Tips for finding accommodation in Scotland

Sacha Wylie·1 May 2024·5 min read
Tips for finding accommodation in Scotland

Tips for finding accommodation in Scotland

Although Scotland may feel like a foreign country, finding university accommodation here is very similar to the rest of the UK! This blog will help you navigate the main differences between Scottish and English accommodation as well as giving you some general house hunting advice.

First year accommodation:

One big difference between Scotland and England is that accommodation is often allocated a lot earlier in the former. Due to the fact Scottish pupils are more likely to receive unconditional offers, several Scottish universities grant places as early as April. This is extremely useful if you’re a Scottish student as it allows you to sort out accommodation early and have one less thing to worry about. Similarly, it should still be possible to apply to halls of residence early on if you have a conditional offer (although you won’t be allocated accommodation until you receive your results). If you have a conditional offer, but don’t want to stay in university halls of residence, many private halls are still happy for you to book a room and will return your deposit if you don’t get accepted. If you are considering staying in private halls or a flat, it’s worth checking out the properties on our websiteto see if any take your fancy!

Each university will have different ways of allocating accommodation. Some may allow you to state your preferences for specific halls whilst others may simply ask for any requirements you have and allocate you automatically. It is worth finding out each university’s system before you apply. A lot of Scottish universities offer non-academic online open days where you can find out about accommodation and student life. This is a great option if you live far away from Scotland and are unable to attend in-person open days. If this is your situation, it may also be useful to go onto Google maps and pretend to “walk in” to the university and the city centre from any accommodation you are considering applying to. This will give you a realistic gauge of the location of the halls and may even familiarise you a bit with the city!

Finding accommodation in later years:

It is important to know the housing market in each city. High demand for housing in bigger cities such as Glasgow and Edinburgh may mean you need to start your search a bit earlier (the average time students start looking in both is October). On the other hand, in those such as Dundee and Aberdeen, you may be able to start looking a bit later and have more flexibility. Either way, starting your search early will save you stress in the long run. If you have left it to the last minute, here’s some advice on how to manage exam season and house hunting at the same time. It is also important to consider whether you want to rent accommodation over summer. Whilst it may be expensive, it means you will have a guaranteed place to stay for the next year and is also useful if you want to work and live in the city during summer.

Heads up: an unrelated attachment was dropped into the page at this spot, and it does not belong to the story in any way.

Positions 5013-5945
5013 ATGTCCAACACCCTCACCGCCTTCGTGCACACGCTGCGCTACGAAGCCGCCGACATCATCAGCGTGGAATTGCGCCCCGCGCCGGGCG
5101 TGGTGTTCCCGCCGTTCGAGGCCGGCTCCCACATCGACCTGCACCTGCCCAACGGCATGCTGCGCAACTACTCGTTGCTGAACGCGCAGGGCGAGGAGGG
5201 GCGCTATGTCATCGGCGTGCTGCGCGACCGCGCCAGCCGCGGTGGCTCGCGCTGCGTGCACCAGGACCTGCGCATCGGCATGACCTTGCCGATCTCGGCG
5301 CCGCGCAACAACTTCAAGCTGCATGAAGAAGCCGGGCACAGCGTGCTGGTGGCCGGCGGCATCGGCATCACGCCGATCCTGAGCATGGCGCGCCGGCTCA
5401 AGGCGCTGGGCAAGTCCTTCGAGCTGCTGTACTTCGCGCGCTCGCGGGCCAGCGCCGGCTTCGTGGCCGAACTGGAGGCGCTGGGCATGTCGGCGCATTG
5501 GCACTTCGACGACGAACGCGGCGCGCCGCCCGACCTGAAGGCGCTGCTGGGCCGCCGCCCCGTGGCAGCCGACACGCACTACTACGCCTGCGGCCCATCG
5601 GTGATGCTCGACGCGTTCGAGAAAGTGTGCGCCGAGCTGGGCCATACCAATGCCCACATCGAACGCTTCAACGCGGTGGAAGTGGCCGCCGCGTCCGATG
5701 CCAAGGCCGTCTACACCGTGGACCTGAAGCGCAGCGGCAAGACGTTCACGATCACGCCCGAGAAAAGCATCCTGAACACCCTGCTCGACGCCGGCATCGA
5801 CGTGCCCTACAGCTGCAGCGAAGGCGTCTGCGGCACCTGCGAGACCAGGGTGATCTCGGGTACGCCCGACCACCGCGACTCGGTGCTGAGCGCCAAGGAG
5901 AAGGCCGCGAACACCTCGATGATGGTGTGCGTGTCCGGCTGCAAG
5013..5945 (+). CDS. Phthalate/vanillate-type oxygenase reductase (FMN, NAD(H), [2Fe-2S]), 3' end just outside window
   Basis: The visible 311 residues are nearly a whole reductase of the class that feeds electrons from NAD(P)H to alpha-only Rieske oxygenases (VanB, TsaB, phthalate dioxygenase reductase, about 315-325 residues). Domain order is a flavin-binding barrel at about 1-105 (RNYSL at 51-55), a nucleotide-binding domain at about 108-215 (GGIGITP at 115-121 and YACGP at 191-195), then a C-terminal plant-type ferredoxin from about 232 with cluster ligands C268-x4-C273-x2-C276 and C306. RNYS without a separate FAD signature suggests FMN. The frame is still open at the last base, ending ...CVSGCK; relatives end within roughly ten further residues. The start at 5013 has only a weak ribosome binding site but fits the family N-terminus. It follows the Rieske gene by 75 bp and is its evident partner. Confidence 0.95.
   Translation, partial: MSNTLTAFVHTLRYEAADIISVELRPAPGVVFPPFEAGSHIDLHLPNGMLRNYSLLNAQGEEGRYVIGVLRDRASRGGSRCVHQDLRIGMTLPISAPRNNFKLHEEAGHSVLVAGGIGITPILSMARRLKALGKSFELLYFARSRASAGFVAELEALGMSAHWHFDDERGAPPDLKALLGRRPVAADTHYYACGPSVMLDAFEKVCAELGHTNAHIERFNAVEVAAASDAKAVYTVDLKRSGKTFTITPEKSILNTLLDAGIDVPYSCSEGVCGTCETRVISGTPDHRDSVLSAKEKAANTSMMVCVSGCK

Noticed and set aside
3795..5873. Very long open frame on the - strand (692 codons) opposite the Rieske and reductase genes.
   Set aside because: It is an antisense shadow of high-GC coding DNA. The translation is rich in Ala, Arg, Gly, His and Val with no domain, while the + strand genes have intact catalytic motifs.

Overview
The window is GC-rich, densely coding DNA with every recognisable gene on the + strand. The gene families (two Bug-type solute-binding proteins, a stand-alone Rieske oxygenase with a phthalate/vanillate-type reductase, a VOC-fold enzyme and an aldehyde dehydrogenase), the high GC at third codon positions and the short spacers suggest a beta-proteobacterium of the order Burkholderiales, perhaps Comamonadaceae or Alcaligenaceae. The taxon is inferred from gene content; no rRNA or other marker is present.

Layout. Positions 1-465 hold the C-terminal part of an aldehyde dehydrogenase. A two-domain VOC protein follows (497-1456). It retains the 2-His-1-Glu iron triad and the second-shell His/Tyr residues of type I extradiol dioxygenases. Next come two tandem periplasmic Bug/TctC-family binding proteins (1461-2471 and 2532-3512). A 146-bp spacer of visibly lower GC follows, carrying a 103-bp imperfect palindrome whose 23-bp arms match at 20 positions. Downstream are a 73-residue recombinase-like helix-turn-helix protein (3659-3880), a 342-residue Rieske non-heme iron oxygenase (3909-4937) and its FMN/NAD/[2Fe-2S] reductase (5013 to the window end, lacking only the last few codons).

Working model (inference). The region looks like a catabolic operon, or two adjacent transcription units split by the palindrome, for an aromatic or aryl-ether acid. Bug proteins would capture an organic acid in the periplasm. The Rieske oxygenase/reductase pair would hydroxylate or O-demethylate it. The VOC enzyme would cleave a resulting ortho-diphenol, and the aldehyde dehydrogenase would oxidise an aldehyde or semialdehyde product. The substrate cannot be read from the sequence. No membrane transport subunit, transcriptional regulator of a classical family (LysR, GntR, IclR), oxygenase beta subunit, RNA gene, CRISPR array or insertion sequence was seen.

After you have lived in your city for a year, you should have a much better idea of where everything is and what area you would like to live in. This may be tricker with campus universities. At those such as the University of Glasgow and Heriot Watt which are quite far out from the city centre, students often choose to live nearer the middle of Glasgow or Edinburgh and commute. Obviously this will depend on how many classes you have and how far you are willing to travel every day. Either way, make sure to apply for a Young Scot Card in order to get free bus and discounted rail travel until you’re 22 years old. For universities which have a city campus (such as the University of Edinburgh), it may be worth living closer to the buildings where you have classes. If you’re still wondering whether to choose a campus or city university, this blog might be useful. Finally, it’s worth considering whether you need to be close to bus stops, railways stations or airports as well as supermarkets and GP surgeries.

One final big difference!

A lot of people don’t realise that degrees in Scotland last four years instead of three. As a result, it is important to budget accordingly to make sure you can afford to pay rent for the extra year. This is mostly alleviated by the fact Scotland is cheaper to live in (with the exception of Edinburgh!), but is definitely still something to be aware of.